"Drums are often referred to as the “time keeper” in a band, which makes sense as the drums often set the pulse and foundation of a song."

Foundations of 4/4 Rhythms: A Beginner's Guide to Standard Drum Beats

Table of Contents


Drums are often referred to as the “time keeper” in a band, which makes sense as the drums often set the pulse and foundation of a song. Because of this, it is important for every drummer to have a basic understanding of how the beats and grooves we play outline the time and form of a song. This all starts with something called the “time signature.” 

By the way, you can watch the video for this lesson below: 

And you can download the PDF for this lesson here:


In music, a time signature is a way of indicating how many beats are in each measure and what kind of note gets one beat. It is written as two numbers, one on top of the other; in other words, it’s a fraction. The top number tells you how many beats are in each measure, and the bottom number tells you what kind of note gets one beat.

Time signatures are important because they help musicians keep time and play together in sync. They also help listeners understand the structure of a piece of music. All the beats we are going to learn today are in 4/4 which means each one has four beats per measure and that each beat in that measure has the value of one quarter note. This is the most common time signature for most rock music.


Now that we’ve used the time signature to establish what each measure will look like, let’s talk about the basic components that make up a drum beat. 

Every drum beat we learn today will only incorporate kick drum (also known as a bass drum), snare drum, and hi hat. Here is the key indicating what each of those voices looks like in rhythmic notation:

In all or our 4/4 drum beats today, we’ll play the snare drum on beats 2 and 4 of every measure. Having the snare drum play on beats 2 and 4 during a groove is commonly referred to as “the back beat” and is one of the most common snare drum patterns for rock and pop drum beats.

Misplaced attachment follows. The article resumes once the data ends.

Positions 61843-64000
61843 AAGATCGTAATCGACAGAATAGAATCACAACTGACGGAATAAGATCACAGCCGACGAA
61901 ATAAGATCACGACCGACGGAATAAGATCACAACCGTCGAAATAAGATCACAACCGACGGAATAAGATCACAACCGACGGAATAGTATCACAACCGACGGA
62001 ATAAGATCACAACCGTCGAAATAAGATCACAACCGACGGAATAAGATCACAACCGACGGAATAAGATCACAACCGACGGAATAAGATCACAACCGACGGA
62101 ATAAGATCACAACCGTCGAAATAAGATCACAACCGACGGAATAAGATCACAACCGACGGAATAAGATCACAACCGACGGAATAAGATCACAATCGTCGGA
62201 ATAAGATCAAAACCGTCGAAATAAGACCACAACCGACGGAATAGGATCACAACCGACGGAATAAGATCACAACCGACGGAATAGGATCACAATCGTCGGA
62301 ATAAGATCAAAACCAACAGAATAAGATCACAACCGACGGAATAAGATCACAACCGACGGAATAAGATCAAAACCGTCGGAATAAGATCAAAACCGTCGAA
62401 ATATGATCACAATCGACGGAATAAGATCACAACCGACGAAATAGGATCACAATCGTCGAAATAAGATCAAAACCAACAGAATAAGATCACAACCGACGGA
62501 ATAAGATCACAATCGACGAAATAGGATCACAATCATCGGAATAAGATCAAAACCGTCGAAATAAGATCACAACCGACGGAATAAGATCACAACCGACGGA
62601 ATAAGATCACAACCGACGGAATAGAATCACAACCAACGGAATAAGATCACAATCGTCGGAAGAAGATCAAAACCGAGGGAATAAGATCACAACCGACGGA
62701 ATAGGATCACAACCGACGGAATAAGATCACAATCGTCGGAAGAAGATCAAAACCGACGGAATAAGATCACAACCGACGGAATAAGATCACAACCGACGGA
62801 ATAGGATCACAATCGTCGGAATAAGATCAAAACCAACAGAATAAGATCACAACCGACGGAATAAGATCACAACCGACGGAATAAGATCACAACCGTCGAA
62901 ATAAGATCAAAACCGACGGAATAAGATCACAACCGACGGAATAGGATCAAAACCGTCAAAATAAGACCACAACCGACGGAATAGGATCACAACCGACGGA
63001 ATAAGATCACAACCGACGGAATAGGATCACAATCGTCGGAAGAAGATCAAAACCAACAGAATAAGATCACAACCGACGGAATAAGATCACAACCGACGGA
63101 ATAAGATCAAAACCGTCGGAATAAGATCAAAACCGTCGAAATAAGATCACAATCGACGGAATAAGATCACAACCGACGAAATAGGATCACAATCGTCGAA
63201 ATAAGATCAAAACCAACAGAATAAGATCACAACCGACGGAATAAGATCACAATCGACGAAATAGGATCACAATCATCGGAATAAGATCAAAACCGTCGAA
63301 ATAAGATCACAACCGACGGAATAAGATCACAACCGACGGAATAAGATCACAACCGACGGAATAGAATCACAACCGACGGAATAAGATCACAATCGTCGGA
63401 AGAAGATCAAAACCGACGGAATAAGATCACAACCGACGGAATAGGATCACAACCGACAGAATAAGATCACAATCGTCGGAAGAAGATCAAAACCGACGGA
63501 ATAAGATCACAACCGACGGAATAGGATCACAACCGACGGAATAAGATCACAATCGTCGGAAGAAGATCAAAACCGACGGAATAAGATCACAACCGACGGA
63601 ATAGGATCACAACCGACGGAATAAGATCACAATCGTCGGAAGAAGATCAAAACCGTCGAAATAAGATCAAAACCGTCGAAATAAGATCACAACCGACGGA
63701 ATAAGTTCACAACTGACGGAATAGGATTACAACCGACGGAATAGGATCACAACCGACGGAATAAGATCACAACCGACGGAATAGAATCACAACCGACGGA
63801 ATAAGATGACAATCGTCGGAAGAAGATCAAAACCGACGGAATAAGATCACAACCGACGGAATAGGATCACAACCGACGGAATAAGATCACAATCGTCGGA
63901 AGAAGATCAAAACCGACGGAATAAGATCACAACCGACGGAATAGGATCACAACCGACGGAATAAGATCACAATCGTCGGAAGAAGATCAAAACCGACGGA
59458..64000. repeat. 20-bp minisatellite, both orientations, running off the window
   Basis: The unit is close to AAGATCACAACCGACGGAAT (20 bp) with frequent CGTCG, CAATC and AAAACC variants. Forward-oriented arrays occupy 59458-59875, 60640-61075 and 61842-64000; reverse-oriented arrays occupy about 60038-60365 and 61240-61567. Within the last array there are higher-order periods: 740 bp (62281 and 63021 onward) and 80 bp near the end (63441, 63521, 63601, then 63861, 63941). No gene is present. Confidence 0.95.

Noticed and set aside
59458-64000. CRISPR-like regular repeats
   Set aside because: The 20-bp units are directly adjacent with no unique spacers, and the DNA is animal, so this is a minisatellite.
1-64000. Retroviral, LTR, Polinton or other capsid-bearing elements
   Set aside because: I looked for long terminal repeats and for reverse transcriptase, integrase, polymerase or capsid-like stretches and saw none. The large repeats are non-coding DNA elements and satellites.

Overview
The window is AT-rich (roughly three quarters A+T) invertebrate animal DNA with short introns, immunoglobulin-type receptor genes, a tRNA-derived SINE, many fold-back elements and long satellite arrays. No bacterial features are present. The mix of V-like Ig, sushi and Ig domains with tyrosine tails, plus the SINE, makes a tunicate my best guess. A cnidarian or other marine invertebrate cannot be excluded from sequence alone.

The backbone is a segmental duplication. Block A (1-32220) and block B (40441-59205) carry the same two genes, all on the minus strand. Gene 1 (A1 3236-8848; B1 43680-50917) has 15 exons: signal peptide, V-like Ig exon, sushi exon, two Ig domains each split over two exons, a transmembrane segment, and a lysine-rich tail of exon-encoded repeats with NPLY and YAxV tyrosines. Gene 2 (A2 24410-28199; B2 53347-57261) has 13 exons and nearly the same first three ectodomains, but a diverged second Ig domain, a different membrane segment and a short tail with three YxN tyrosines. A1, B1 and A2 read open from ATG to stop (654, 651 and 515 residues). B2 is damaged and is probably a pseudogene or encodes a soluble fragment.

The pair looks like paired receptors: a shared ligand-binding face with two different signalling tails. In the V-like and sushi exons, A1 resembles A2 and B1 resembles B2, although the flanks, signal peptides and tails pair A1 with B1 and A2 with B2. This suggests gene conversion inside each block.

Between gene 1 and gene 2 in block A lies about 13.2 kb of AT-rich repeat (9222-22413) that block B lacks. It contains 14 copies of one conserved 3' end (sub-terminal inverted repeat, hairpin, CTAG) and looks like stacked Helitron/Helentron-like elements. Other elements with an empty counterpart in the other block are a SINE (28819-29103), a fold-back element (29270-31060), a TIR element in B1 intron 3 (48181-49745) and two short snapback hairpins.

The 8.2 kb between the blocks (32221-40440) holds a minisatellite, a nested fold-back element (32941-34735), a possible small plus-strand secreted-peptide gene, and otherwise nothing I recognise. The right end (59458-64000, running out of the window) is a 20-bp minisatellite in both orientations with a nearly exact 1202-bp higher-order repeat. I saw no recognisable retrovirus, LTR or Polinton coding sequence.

In each 4/4 drum beat we’re learning, we’ll be playing eighth notes on the closed hi-hat. Eighth notes sound “twice as fast” as quarter notes because they take up half the amount of space. They are written with a flag attached to the stem and can be joined together with other eighth notes by a beam. We count eighth notes by giving the quarter note pulse the numbers 1 through 4, and all the offbeat eighth notes in between the numbered notes are assigned the word “and”:

Now that we have hi-hat playing eighth notes and snare drum on beats 2 and 4 (as our backbeat), all we need to do to make different drum beats is add kick drum variations.


Be sure to watch the video so you can see and hear how to play the beats written below. You can also print out the PDF so you can take these beats with you to wherever you do your practicing. Here’s a link to download the PDF: [link here]


As you work through these 4/4 drum beats, here are some tips:

  • Use a metronome to keep a steady beat
  • Practice playing the beat by isolating each voice (kick, snare, hi-hat) separately before combining them
  • Experiment with different variations of the beat. For example, combine the first half of one beat with the second half of another. Mix and match and try new combinations.
  • Start VERY slowly and try playing either the hi-hat and bass drum together, the hi-hat and snare drum together, or just the hi-hat by itself as you move from left to right across the pattern. These are the only possibilities you will encounter. For example, in #3, the first four notes would be played like this. 
  1. Bass drum and hi-hat together
  2. Bass drum and hi-hat together again
  3. Snare drum and hi-hat together
  4. Hi-hat by itself

With a little practice, you will be able to play 4/4 drum beats like a pro. Have fun!

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